Laura Cooper dazzled as a professor at Washington and Lee University of Law – also shining at Vanderbilt, Michigan, and Duke – before bringing the Socratic method home to three young men. She takes a wry look at family life, Nashville, swimsuits, cops and the world beyond at norealplot.com. She also contributes to the blog Homer on the Homefront, for Learn with Homer, an early reading app. You can find that blog at learnwithhomer.tumblr.com. Today she reviews Someone At A Distance, by Dorothy Whipple – an unexpected and brilliant find from an unreliable (but brilliant) source.
From Laura: I met my husband on a blind date in New York City.
I was practicing law there in a tiny litigation firm. He was an investment banker. We had no mutual acquaintances. But I was the token Southerner friend to one New Yorker, and he was the token Southerner friend to another, and they decided to introduce us. Because, anyway, a Virginian (me) and a Tennessean (my now-husband) probably knew each other already, the South being, you know, that way.
The first date went fine, a weeknight dinner in a snazzy restaurant where his introducing friend came along too. We all talked too much and too nervously about books. The next day, he asked me to lunch at the Oyster Bar in Grand Central. We launched right back into book talk, and he strongly insisted that I absolutely must read a certain novel he considered the best American fiction of the 20th century. He couldn’t believe it wasn’t already a favorite. He knew I would love it.
Really? I pressed. He thought so? Even having just heard me rave – truly rave, and not that adorably, either – that my favorite writers were Henry James and Edith Wharton? Jane Austen and Iris Murdoch? Ian McEwan and Julian Barnes? Virginia Woolf? Anthony Trollope? Had he been listening at all?
Yes, absolutely, he assured me. I would love it.
I bought the book on my way back to work. When I arrived, into my office raced the partner I worked for most, a buddy who knew me very well and who always had an eye out for my romantic life, such that it was. “So?” he prodded.
I told him, the guy seemed nice, but he really wanted me to read this novel, this best American novel of the 20th century.
I held up the book, and the partner exploded with laughter. He hooted, “You’ll never see him again.”
The partner was right. I hated the book with all my heart. How could the blind date think it would suit me? What kind of girl did he think I was?
Fast forward fourteen years of marriage and three sons later. One summer day, my husband waltzed out of a Sag Harbor bookshop with a package in his hand and a giant smile on his face. “I found you a book you’ll love,” he said triumphantly.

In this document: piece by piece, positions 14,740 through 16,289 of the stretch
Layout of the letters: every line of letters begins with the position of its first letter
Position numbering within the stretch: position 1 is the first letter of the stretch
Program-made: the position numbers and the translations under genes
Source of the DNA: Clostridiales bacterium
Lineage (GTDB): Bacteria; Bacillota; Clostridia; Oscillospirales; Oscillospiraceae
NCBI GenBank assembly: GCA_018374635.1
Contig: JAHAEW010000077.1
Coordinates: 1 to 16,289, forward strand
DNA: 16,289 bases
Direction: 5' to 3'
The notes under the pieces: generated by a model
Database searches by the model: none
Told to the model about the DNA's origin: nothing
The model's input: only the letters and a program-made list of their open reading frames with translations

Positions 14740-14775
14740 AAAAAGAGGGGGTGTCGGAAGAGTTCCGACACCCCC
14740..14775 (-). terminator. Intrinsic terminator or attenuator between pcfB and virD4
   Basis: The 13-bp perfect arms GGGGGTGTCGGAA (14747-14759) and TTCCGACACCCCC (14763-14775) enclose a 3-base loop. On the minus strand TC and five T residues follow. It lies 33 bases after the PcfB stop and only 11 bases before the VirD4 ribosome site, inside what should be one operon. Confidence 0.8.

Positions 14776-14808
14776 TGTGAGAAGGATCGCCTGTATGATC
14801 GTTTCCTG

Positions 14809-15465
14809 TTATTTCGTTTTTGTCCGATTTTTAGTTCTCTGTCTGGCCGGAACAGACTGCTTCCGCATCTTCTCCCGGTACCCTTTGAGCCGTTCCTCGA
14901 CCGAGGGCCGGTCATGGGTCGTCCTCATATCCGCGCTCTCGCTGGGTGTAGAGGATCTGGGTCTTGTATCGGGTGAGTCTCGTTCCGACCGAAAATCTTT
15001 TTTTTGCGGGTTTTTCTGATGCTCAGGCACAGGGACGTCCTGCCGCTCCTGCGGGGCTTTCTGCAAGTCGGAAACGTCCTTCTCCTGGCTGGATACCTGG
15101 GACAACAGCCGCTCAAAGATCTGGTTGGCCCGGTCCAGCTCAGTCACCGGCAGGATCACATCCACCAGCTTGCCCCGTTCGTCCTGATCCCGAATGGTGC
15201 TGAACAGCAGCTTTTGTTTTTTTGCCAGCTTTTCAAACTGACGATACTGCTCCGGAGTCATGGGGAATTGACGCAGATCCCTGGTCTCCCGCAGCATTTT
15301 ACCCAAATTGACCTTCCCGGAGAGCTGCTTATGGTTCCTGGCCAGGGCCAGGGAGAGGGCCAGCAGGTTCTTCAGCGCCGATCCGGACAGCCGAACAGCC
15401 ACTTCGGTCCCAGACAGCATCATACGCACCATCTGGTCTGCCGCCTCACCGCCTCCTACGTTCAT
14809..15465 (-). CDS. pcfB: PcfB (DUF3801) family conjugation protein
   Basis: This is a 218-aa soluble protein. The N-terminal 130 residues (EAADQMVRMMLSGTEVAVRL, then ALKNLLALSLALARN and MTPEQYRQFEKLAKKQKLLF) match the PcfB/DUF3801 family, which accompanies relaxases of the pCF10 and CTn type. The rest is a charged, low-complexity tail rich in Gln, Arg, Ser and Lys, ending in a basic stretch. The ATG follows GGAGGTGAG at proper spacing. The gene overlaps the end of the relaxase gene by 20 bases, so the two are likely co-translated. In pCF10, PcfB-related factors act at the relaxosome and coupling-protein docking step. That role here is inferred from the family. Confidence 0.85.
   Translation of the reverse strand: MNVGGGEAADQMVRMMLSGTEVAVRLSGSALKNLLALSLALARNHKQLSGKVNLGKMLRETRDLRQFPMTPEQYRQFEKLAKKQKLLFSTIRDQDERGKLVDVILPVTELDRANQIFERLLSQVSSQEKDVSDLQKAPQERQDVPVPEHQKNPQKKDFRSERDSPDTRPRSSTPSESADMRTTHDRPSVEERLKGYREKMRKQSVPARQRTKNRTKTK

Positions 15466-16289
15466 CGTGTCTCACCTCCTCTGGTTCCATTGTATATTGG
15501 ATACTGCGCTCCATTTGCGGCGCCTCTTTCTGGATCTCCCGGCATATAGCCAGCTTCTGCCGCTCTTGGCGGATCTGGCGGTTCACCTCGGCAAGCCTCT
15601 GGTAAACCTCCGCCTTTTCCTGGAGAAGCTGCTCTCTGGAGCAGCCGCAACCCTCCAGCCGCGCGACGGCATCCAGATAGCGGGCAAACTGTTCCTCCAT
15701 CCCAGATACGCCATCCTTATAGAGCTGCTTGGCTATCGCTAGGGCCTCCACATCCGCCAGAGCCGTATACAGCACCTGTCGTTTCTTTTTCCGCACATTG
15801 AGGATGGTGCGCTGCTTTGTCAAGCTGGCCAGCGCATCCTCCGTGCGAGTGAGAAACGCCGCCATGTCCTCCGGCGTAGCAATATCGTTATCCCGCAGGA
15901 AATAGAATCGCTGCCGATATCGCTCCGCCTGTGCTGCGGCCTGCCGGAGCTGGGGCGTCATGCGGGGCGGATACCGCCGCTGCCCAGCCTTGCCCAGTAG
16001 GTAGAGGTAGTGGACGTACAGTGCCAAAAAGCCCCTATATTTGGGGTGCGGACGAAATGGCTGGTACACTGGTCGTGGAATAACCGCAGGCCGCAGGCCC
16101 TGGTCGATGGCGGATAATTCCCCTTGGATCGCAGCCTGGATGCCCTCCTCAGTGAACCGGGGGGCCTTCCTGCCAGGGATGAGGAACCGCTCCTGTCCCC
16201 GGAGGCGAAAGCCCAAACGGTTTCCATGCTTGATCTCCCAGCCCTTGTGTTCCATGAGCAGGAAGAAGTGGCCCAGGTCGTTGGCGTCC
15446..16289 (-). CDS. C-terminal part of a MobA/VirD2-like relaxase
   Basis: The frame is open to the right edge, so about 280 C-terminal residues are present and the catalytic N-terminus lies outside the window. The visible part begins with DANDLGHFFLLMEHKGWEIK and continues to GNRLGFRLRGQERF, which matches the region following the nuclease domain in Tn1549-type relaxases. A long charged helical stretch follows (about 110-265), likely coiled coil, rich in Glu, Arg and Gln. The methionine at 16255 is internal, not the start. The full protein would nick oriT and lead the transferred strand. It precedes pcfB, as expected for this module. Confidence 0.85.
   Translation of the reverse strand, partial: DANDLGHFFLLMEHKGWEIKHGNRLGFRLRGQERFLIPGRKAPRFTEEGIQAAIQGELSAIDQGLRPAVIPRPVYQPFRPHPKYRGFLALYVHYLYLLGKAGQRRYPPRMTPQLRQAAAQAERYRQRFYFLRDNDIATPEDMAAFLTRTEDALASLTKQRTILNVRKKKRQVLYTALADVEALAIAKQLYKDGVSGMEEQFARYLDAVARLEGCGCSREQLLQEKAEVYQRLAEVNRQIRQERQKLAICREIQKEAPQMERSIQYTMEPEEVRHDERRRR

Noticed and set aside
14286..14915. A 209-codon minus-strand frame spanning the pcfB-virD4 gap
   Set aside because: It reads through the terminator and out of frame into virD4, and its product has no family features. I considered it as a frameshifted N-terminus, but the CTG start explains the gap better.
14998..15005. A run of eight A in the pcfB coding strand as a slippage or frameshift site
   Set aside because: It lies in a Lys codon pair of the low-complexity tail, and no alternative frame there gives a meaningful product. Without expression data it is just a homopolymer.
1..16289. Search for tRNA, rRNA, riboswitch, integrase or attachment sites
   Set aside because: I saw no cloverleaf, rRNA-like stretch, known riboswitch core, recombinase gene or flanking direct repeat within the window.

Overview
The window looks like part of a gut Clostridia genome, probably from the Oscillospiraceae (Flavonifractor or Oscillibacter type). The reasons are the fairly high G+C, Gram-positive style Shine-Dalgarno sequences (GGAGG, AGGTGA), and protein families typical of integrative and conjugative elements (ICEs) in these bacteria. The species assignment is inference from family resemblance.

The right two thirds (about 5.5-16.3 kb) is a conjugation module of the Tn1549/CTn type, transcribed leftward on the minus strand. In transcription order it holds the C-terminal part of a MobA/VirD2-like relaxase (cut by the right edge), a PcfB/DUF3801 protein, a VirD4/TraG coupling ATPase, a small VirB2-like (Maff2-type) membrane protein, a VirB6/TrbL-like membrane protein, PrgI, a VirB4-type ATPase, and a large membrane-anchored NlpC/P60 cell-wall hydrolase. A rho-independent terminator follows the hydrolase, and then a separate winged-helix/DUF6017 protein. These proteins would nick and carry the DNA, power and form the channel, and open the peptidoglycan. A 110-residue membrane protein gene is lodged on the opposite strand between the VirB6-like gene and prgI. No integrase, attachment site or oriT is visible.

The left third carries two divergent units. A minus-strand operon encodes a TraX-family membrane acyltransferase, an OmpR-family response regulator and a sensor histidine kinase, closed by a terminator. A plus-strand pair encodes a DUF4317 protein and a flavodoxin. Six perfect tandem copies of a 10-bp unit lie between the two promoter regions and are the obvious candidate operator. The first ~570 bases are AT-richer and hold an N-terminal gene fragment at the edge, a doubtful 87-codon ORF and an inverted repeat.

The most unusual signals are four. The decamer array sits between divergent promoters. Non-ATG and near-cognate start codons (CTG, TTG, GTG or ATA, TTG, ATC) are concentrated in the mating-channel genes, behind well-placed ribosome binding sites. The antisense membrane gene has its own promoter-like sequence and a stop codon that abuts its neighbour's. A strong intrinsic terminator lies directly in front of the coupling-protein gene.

The book was Someone At A Distance, by Dorothy Whipple. First published in 1953, it tells the story of a woman with an amiable husband and two nearly-grown children living not far from London. She’s introduced as almost ridiculously conventional: she’s devoted her whole life to her family, her house, her garden. She chafes at the fiats of her overbearing, widowed mother-in-law, who lives nearby. She frets that her housekeepers will only work mornings. She seems destined to grow old and die in the same gentle, domestic peace she’s spent her adult life cultivating, however bland.
But her mother-in-law answers an ad in The Times and hires a young French woman as a companion. Snake, welcome to Eden.
It’s no surprise what happens next. The gamine seduces first the mother-in-law and then the amiable husband. The next thing you know, our heroine is forced to build a very different kind of life for herself and her children out of the rubble left behind.
That’s not a spoiler because the novel isn’t really about the events that overtake this woman, this wife. Instead, it is about how her own fundamental view of what counts in a good life survives the wreck of her marriage and her home. The novel slowly, devastatingly, reveals that what first looked like a ridiculously conventional habit of being kind, unselfish, and loving is in fact a commitment to the most radical, most heroic, and least peace-giving forms of virtue. It’s hard to watch her being stripped down to this essence, but you also can’t turn away.
Dorothy Whipple’s writing is both understated and relentless, both composed and deeply passionate. She’s a subtle master from a time before fashion required fiction to be more violent and more outlandish than most readers (honestly) want their lives to be.
I won’t tell you the ending, and I bet you won’t guess it, either, before it careens around a corner to surprise you at the last.
And as for my husband? Well, of course he was absolutely right: I did love this book. There’s nothing like a winning do-over.